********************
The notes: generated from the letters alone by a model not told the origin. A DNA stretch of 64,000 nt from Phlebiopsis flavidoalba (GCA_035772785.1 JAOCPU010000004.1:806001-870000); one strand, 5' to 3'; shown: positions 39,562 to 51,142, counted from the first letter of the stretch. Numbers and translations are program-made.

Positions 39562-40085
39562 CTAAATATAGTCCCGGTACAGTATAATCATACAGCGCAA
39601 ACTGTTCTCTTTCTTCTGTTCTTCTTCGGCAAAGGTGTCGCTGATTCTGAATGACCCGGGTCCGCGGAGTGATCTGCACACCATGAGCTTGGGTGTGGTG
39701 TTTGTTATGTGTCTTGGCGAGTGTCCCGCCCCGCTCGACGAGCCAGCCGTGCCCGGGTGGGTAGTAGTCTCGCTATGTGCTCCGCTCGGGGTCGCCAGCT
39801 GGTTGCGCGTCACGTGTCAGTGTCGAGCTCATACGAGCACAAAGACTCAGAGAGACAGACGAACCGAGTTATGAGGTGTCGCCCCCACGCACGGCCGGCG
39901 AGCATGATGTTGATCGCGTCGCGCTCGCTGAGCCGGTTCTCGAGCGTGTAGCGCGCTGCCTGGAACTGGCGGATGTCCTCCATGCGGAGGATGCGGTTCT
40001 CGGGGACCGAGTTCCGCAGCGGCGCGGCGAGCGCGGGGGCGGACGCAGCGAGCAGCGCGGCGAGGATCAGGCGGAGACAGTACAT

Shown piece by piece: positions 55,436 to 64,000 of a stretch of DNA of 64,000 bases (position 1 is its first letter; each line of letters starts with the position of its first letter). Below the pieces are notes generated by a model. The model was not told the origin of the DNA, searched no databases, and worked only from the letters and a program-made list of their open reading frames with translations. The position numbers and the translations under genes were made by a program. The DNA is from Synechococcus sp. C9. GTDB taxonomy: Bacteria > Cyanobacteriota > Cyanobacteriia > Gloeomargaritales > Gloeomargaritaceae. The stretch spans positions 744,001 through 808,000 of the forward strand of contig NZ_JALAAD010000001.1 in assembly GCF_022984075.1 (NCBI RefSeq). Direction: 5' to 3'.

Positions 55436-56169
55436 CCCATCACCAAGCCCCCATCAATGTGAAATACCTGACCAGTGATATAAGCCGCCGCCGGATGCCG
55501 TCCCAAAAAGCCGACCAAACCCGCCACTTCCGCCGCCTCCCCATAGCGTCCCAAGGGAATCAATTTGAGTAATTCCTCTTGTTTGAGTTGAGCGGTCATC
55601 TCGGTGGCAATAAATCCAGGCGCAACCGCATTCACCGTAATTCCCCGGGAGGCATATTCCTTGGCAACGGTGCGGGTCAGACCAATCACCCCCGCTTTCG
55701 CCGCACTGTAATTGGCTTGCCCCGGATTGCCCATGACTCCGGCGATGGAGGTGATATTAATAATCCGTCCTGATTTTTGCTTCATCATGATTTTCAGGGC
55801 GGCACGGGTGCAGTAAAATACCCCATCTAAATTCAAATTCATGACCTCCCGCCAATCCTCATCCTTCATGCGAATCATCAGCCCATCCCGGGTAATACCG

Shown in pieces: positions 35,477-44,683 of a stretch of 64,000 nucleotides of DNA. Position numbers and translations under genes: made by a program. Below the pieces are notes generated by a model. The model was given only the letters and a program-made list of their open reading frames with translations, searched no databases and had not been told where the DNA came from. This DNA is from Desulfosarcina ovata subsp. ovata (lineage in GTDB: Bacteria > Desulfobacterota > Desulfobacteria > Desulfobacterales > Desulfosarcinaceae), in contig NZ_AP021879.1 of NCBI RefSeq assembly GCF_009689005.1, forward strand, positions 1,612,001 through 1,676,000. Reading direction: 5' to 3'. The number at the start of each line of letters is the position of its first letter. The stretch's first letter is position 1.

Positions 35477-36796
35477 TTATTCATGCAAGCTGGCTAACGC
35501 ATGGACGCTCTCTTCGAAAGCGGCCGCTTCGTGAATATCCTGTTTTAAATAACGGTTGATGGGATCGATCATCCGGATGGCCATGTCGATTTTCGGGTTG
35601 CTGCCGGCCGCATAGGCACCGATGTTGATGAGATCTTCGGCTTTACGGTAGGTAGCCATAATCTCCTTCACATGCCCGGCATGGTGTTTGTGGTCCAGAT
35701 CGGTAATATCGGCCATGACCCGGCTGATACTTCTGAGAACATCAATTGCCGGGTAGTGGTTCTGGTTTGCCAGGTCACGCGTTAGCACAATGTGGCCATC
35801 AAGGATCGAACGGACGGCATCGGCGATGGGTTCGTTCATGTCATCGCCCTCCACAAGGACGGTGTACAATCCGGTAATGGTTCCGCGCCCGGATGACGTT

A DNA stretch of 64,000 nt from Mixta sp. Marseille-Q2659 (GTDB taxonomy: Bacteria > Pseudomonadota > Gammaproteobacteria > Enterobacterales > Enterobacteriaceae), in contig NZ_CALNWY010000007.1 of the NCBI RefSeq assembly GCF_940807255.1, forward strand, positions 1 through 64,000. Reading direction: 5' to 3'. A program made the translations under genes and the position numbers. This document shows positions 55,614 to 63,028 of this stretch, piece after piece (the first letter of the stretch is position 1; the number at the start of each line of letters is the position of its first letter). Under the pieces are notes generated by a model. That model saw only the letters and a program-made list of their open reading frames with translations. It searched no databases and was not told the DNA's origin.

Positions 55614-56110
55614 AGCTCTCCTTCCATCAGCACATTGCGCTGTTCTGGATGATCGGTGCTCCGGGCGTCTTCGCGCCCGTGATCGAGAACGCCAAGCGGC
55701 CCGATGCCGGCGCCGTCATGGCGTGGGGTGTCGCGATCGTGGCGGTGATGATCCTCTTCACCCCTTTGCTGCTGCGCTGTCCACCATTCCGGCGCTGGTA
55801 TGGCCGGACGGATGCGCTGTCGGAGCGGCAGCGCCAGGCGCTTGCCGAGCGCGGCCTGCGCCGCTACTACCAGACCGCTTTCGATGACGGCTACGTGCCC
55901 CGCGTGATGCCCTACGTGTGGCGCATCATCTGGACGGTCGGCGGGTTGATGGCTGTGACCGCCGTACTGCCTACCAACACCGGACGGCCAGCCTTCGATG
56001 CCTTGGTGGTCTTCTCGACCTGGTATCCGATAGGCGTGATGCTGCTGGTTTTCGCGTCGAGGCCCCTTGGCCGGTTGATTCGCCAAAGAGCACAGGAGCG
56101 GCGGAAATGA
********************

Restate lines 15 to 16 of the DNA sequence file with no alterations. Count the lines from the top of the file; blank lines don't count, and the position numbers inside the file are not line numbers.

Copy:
55801 GGCACGGGTGCAGTAAAATACCCCATCTAAATTCAAATTCATGACCTCCCGCCAATCCTCATCCTTCATGCGAATCATCAGCCCATCCCGGGTAATACCG

Shown in pieces: positions 35,477-44,683 of a stretch of 64,000 nucleotides of DNA. Position numbers and translations under genes: made by a program. Below the pieces are notes generated by a model. The model was given only the letters and a program-made list of their open reading frames with translations, searched no databases and had not been told where the DNA came from. This DNA is from Desulfosarcina ovata subsp. ovata (lineage in GTDB: Bacteria > Desulfobacterota > Desulfobacteria > Desulfobacterales > Desulfosarcinaceae), in contig NZ_AP021879.1 of NCBI RefSeq assembly GCF_009689005.1, forward strand, positions 1,612,001 through 1,676,000. Reading direction: 5' to 3'. The number at the start of each line of letters is the position of its first letter. The stretch's first letter is position 1.